This editorial first appeared in the Taipei Times on 29 April 2002. Reprinted with permission.
Yesterday (28 April 2002 -- Ed.) was another melancholy anniversary, the 50th of the signing of the Treaty of Taipei. This was the peace treaty that ended World War II between Japan and the ROC. Much has been made of this treaty and most of it complete rubbish. It is simply one more brick in the false edifice of KMT claims to have "recovered" Taiwan.
Actually the Treaty of Taipei established no ROC claim on Taiwan for the very simple reason that the Japanese had already given up all its claims to Taiwan through the San Francisco Peace Treaty the year before. It could not transfer sovereignty of Taiwan to the ROC since it did not possess that sovereignty. In fact the Treaty of Taipei reiterates that Japan had already given up that sovereignty in the San Francisco treaty.
What the treaty represents, in fact, is Japan making peace with the government of China, which was not a party to the San Francisco deliberations because of the problem of deciding which of the rival claimants was the real one. Japan eventually decided, no doubt helped to a decision by its US overlords, that the ROC was still the legitimate government.
The only part that Taiwan and Penghu played in the treaty was in the reiteration of Japan's claim to them and the statement by Japan that henceforth it would treat these territories as part of China. Note that it didn't say it was giving them to China, because they weren't Japan's to give.
Nevertheless, when Japan switched recognition from Taipei to Beijing in the 1970s and signed a treaty with the PRC, its so called "recognition" of China's "sovereignty" over Taiwan was used by the PRC to its advantage in establishing its "one China" doctrine. As such, the Treaty of Taipei, along with the 1945 surrender of Taiwan to ROC occupying forces and the Potsdam and Cairo declarations, is part of that amazing feat of diplomatic legerdemain, China's (no matter which one's) claim to Taiwan. The simple fact is that Taiwan's status was left open in San Francisco, this was not changed in the Treaty of Taipei and the island is still, under international law, awaiting a decision on its final status by the San Francisco signatories.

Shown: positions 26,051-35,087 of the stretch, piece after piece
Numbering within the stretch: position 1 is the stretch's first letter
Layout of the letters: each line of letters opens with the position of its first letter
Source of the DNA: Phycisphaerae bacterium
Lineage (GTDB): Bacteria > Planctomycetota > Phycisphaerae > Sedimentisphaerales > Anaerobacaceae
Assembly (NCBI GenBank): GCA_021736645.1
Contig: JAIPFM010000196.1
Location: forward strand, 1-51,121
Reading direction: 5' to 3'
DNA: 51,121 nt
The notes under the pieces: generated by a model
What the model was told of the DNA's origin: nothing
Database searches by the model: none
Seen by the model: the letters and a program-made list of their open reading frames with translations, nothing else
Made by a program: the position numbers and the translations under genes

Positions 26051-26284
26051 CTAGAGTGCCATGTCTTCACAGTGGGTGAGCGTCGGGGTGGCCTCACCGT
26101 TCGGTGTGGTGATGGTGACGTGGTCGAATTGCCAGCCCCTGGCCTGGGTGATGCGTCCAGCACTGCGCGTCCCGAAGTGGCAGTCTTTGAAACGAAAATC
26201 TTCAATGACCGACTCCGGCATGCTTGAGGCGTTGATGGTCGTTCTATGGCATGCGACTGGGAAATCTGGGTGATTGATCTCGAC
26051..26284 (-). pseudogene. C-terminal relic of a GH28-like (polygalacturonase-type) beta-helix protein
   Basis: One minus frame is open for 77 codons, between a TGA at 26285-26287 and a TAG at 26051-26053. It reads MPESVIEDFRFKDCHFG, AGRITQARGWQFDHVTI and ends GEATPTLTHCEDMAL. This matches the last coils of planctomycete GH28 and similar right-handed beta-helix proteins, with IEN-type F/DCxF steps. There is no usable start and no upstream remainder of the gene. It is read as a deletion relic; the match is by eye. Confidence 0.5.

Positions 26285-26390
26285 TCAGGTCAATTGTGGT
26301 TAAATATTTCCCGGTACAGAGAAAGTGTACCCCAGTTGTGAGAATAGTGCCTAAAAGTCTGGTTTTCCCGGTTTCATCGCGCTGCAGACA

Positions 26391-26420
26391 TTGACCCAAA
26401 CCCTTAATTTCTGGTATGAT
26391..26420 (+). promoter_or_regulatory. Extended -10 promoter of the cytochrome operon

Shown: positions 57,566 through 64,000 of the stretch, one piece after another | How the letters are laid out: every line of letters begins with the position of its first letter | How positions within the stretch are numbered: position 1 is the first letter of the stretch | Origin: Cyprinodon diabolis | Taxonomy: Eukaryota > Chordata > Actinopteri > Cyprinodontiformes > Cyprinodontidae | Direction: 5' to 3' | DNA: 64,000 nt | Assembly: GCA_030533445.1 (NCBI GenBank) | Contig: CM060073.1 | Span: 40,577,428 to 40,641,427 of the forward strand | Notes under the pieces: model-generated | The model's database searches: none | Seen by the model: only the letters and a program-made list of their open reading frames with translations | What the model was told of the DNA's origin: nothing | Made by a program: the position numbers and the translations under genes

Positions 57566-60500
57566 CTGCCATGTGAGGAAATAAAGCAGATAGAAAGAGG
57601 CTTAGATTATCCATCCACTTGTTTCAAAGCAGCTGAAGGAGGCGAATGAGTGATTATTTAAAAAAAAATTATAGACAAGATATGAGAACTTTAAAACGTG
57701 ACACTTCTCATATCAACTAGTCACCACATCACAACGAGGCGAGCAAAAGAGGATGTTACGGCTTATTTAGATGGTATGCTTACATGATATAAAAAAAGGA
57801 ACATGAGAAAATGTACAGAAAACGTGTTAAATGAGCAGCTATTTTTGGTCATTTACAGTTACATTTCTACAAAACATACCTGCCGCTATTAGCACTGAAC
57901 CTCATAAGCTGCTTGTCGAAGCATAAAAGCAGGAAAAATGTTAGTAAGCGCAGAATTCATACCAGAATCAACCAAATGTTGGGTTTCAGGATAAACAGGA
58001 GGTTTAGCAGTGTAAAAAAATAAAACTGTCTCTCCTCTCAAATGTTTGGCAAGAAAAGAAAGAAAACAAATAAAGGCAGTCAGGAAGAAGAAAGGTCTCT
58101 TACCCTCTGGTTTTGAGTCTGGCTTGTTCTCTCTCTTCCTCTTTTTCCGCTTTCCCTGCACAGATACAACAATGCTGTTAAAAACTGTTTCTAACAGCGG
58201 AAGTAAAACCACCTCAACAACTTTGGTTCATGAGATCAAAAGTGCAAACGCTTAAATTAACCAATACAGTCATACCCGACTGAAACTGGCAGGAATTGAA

That the KMT tried to cover up the lies by which its military occupation of Taiwan was disguised as "retrocession" should come as no surprise. What is depressing is the complacency with which President Chen Shui-bian has accepted the situation he inherited from the KMT. In the past two years this president has done nothing to change the world's perception of Taiwan.
The legal question of Taiwan's status needs to be better understood if only because the KMT clouded the issue for so long with its lies and its own "one China" policy, a piece of shortsightedness which played into Beijing's hands and yet may prove fatal to this democratic polity. Too much of the world thinks that China must have a claim on Taiwan but sympathizes that Taiwanese don't want to live under Chinese rule, much as it was well understood that China had a claim on Hong Kong but the residents of that colony were dubious about rejoining "the motherland."
Taiwan needs to destroy this false impression. Talking about the "Republic of China", a state that in most peoples' eyes ceased to exist in 1949, won't do. Nor will talk of Taiwan's democratic achievements, which do not in and of themselves establish a right to remain free of China's yoke. What is needed is an active campaign to tell the world the truth about Taiwan's legal position under international treaty law. That the Chen government has not done this but instead kept on with the failed diplomatic postures of its awful KMT predecessor forces us to ask why. Is the president complacent, a moral coward or simply lazy?